The premise of the show is that these people are thrust into increasingly desperate situations that threaten to strip away everything that led them to that point. So if the characters seem like reflections just of their immediate circumstances (whether by design or by laziness), that totally works in the show’s favor. Yes, the show is treading on the same TV procedural ground that many other cop shows and firefighters shows and doctor shows and lawyer shows have been so dutiful about before. And with Bobby starting to open up about his troubled family history, maybe some of that will stick going forward. But because “911” is drawn so big, with the counterbalance of performances that are going for something much more honest, the show can have its cake, eat it too and send it crashing through three floors of a poorly constructed wedding venue.
In the process, “911” unleashes one-off characters like the water from the fire house that blew a motorcycle burglar clean off his bike. There’s the jerk from first class in the airplane water landing who gets his gut ripped off his body by his seatbelt, the guy who gets roundhouse kicked off a ledge to keep him from jumping to his death, the poor dad who plummets from that bouncy house as it soars over the San Fernando Valley, the woman who wastes no time in between being rescued from a deadly constrictor and immediately wanting to jump an EMT’s bones. Aside from the family member of one person this team couldn’t save, all those are quickly tossed aside in favor for the fodder for the next horrible set of circumstances. It’s all part of constant churn that keeps viewers from getting too complacent. And somehow, it all works.
Each week brings a brand new slate for the show to work on. But rather than keep “911” in the same arena week after week to chart the changes in how these characters react to them, it’s widening its scope at a surely unsustainable rate. The possible heir apparent to “Zoo,” network TV’s previous Weird Show Royalty, “911” is just tethered to a recognizable version of emergence response work that hasn’t yet tipped into outright lunacy. (If Connie Britton starts demanding to know about sloths or lamenting her cheating sister, we’ll know.)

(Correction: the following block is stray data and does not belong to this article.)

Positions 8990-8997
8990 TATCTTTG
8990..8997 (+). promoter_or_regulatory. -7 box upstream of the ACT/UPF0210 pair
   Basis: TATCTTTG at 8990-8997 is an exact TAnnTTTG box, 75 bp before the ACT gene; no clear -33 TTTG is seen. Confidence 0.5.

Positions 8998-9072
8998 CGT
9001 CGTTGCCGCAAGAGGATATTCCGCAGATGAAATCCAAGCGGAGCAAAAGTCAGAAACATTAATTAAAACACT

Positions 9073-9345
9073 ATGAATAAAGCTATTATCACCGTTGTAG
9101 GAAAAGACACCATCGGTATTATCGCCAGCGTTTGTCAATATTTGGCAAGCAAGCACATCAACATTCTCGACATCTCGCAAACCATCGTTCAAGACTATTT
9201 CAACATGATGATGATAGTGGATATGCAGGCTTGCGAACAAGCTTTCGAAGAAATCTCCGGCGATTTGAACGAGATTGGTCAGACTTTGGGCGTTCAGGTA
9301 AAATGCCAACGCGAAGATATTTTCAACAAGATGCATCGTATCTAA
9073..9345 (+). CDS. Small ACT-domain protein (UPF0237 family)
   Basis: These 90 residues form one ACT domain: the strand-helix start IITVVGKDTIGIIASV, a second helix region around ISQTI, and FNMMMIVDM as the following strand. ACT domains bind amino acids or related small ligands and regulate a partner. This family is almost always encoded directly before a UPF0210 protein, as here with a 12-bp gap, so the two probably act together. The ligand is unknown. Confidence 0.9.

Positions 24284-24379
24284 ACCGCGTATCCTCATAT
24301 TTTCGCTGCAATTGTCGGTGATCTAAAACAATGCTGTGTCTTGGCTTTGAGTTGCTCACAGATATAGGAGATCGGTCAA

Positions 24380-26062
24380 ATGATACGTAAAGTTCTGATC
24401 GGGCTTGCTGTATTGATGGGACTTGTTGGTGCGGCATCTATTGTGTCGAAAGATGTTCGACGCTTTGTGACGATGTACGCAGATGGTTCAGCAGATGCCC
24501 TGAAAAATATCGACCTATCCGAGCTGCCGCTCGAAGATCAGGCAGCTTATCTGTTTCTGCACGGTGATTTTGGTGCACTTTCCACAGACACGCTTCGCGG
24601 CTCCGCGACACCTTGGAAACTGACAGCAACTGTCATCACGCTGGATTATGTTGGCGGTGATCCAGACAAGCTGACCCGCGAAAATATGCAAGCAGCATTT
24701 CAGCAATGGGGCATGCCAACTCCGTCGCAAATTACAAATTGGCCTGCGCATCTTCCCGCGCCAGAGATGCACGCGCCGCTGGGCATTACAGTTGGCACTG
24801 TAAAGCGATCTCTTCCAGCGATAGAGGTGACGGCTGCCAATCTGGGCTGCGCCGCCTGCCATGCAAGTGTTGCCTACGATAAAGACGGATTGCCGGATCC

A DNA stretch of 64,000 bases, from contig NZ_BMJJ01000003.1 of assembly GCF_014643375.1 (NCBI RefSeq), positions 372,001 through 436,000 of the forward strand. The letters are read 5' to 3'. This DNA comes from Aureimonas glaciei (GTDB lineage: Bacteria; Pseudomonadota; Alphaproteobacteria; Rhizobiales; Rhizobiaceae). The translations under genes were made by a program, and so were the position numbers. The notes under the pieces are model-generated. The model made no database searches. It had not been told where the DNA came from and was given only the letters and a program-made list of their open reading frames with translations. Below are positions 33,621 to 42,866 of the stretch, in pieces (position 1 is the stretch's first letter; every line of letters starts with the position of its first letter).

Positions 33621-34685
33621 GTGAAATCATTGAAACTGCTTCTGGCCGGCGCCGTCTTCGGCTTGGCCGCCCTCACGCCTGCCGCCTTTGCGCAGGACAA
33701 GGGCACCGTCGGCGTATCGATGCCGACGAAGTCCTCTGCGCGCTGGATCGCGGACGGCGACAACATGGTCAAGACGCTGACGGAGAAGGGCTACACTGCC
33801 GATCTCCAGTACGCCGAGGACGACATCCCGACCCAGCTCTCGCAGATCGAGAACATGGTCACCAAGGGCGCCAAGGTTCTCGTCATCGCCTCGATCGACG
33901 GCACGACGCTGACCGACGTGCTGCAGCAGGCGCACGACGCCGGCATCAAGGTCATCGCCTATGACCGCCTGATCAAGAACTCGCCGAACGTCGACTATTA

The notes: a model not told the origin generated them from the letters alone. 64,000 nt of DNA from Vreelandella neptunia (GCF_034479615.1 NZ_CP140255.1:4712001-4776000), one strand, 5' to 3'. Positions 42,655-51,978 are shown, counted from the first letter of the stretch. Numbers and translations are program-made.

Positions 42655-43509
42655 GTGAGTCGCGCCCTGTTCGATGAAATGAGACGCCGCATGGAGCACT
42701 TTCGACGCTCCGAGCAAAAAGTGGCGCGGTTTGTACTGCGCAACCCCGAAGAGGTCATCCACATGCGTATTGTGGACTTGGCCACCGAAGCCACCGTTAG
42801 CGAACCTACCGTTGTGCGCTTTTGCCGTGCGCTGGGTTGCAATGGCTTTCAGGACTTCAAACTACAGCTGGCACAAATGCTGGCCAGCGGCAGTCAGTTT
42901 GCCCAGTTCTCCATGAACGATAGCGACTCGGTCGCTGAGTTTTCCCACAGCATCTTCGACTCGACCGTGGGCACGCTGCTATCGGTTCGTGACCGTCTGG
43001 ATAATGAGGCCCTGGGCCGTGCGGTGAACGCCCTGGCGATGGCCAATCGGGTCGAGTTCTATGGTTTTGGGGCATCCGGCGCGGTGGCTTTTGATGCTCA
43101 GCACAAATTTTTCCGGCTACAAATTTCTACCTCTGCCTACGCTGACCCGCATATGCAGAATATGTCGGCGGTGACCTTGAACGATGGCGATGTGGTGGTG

That’s part of the appeal, though, to see what flavor of urgent disaster gets thrown at this core of intrepid risk-takers. Five episodes in, the show is actively trying to buck the convention of what a “911” episode looks like. The “Worst Day Ever” plane crash setpiece/excuse for Angela Bassett to drag the entire airline industry played with a non-linear timeline connecting its characters. Last week’s “Point of Origin” began to do some of the slower, character-focused stories that the opening batch had largely avoided (aside from Britton’s family-minded 9-1-1 operator Abby). Mostly, so far, “911” has thrived on being the most unpredictable new show on TV. Who knows how long it can keep up this pace, but it’s hard not to imagine viewers will stick around as long as it’s trying.
“9-1-1” airs Wednesdays at 9 p.m. ET on Fox.